What do fly-fishing rods, garden trellises, and kitchen flooring have in common? All can be made from bamboo. This strong, woody plant grows rapidly, releases large amounts of oxygen, and can help preserve timber resources, making it a wildly popular material. But is bamboo as ecofriendly as it seems?

PROS

  • Bamboo can be harvested in three to five years versus ten to 50 years for most soft and hard woods. Due to rapid growth, the yearly bamboo yield is 25 times higher than that of traditional timber.
  • Village communities can easily grow bamboo. An approximately 21/2-acre plantation produces enough to build several houses, thus creating jobs.
  • Bamboo removes 12 tons of carbon dioxide from the air per hectare (about 2 1/2 acres) and produces 35 percent more oxygen than an equal-size stand of trees.
  • Planting bamboo reduces rain runoff, prevents soil erosion, and retains twice as much water in the watershed. Bamboo's high nitrogen consumption helps alleviate water pollution.

CONS

  • Few North American companies grow bamboo for building use. Shipping from across the globe requires fossil fuels.
  • Bamboo habitats in Asia, South America, and the Caribbean contain vast biological diversity; increased bamboo harvesting may harm these ecosystems.
  • Some bamboo flooring and plywood manufacturers use potentially toxic chemicals to preserve and process the material. If you do go with bamboo, choose a manufacturer that meets the International Organization for Standardization (ISO) standards for quality and environmental control.


What do fly-fishing rods, garden trellises, and kitchen flooring have in common? All can be made from bamboo. This strong, woody plant grows rapidly, releases large amounts of oxygen, and can help preserve timber resources, making it a wildly popular material. But is bamboo as ecofriendly as it seems?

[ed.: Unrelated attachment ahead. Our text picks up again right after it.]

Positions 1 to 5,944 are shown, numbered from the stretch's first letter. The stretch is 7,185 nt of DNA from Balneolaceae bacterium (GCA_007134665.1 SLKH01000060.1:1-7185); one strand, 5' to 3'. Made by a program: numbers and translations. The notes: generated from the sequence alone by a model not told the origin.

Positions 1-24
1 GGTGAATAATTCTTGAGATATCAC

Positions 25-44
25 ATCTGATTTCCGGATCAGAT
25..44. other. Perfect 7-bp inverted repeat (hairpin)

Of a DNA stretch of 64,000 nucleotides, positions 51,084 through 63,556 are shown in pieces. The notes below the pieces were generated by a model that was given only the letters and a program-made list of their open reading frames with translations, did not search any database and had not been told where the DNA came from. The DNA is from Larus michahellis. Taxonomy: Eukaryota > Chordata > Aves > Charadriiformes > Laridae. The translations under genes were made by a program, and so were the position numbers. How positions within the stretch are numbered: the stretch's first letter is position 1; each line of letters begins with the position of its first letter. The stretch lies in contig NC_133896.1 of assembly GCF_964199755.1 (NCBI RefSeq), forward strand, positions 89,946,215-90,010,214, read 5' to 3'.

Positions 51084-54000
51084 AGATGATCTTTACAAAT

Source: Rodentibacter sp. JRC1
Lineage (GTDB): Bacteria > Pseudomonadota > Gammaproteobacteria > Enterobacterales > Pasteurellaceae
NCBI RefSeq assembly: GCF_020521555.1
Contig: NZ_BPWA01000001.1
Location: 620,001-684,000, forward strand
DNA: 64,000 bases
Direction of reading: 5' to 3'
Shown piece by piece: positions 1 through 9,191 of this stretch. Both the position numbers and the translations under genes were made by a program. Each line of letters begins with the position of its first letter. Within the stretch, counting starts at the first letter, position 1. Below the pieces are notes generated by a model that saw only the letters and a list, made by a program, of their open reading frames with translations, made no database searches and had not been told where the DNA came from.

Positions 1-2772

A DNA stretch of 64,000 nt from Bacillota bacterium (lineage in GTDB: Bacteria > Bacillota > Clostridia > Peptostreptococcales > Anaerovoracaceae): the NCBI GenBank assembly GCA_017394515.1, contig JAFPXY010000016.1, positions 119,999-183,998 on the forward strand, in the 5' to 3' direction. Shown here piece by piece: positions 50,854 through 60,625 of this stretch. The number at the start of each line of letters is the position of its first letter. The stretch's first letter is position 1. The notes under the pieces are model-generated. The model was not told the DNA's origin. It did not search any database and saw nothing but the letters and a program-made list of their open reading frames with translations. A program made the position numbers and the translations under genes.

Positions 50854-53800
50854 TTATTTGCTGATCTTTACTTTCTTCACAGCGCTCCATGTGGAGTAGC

PROS

  • Bamboo can be harvested in three to five years versus ten to 50 years for most soft and hard woods. Due to rapid growth, the yearly bamboo yield is 25 times higher than that of traditional timber.
  • Village communities can easily grow bamboo. An approximately 21/2-acre plantation produces enough to build several houses, thus creating jobs.
  • Bamboo removes 12 tons of carbon dioxide from the air per hectare (about 2 1/2 acres) and produces 35 percent more oxygen than an equal-size stand of trees.
  • Planting bamboo reduces rain runoff, prevents soil erosion, and retains twice as much water in the watershed. Bamboo's high nitrogen consumption helps alleviate water pollution.

CONS

  • Few North American companies grow bamboo for building use. Shipping from across the globe requires fossil fuels.
  • Bamboo habitats in Asia, South America, and the Caribbean contain vast biological diversity; increased bamboo harvesting may harm these ecosystems.
  • Some bamboo flooring and plywood manufacturers use potentially toxic chemicals to preserve and process the material. If you do go with bamboo, choose a manufacturer that meets the International Organization for Standardization (ISO) standards for quality and environmental control.